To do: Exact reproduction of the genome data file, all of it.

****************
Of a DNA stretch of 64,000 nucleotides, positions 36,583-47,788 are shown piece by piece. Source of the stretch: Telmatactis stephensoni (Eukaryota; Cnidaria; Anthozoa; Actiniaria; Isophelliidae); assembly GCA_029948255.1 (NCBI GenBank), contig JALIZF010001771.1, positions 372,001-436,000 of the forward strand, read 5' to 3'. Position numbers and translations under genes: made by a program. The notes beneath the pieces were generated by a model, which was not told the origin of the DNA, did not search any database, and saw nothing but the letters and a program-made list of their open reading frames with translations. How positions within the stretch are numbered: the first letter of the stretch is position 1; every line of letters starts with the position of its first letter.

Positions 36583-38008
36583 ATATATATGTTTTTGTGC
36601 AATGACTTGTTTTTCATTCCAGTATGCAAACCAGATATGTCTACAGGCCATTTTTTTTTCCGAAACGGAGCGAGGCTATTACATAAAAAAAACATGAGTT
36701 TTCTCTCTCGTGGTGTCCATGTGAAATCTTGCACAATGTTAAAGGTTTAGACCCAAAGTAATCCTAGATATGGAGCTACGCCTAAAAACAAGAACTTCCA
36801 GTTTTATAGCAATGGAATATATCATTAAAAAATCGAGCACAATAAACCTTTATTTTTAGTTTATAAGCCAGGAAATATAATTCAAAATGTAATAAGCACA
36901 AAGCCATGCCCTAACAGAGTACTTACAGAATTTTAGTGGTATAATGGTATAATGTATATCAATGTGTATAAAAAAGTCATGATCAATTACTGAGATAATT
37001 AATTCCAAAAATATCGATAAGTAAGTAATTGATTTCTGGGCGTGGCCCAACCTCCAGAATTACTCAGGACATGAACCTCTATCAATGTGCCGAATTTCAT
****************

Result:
Of a DNA stretch of 64,000 nucleotides, positions 36,583-47,788 are shown piece by piece. Source of the stretch: Telmatactis stephensoni (Eukaryota; Cnidaria; Anthozoa; Actiniaria; Isophelliidae); assembly GCA_029948255.1 (NCBI GenBank), contig JALIZF010001771.1, positions 372,001-436,000 of the forward strand, read 5' to 3'. Position numbers and translations under genes: made by a program. The notes beneath the pieces were generated by a model, which was not told the origin of the DNA, did not search any database, and saw nothing but the letters and a program-made list of their open reading frames with translations. How positions within the stretch are numbered: the first letter of the stretch is position 1; every line of letters starts with the position of its first letter.

Positions 36583-38008
36583 ATATATATGTTTTTGTGC
36601 AATGACTTGTTTTTCATTCCAGTATGCAAACCAGATATGTCTACAGGCCATTTTTTTTTCCGAAACGGAGCGAGGCTATTACATAAAAAAAACATGAGTT
36701 TTCTCTCTCGTGGTGTCCATGTGAAATCTTGCACAATGTTAAAGGTTTAGACCCAAAGTAATCCTAGATATGGAGCTACGCCTAAAAACAAGAACTTCCA
36801 GTTTTATAGCAATGGAATATATCATTAAAAAATCGAGCACAATAAACCTTTATTTTTAGTTTATAAGCCAGGAAATATAATTCAAAATGTAATAAGCACA
36901 AAGCCATGCCCTAACAGAGTACTTACAGAATTTTAGTGGTATAATGGTATAATGTATATCAATGTGTATAAAAAAGTCATGATCAATTACTGAGATAATT
37001 AATTCCAAAAATATCGATAAGTAAGTAATTGATTTCTGGGCGTGGCCCAACCTCCAGAATTACTCAGGACATGAACCTCTATCAATGTGCCGAATTTCAT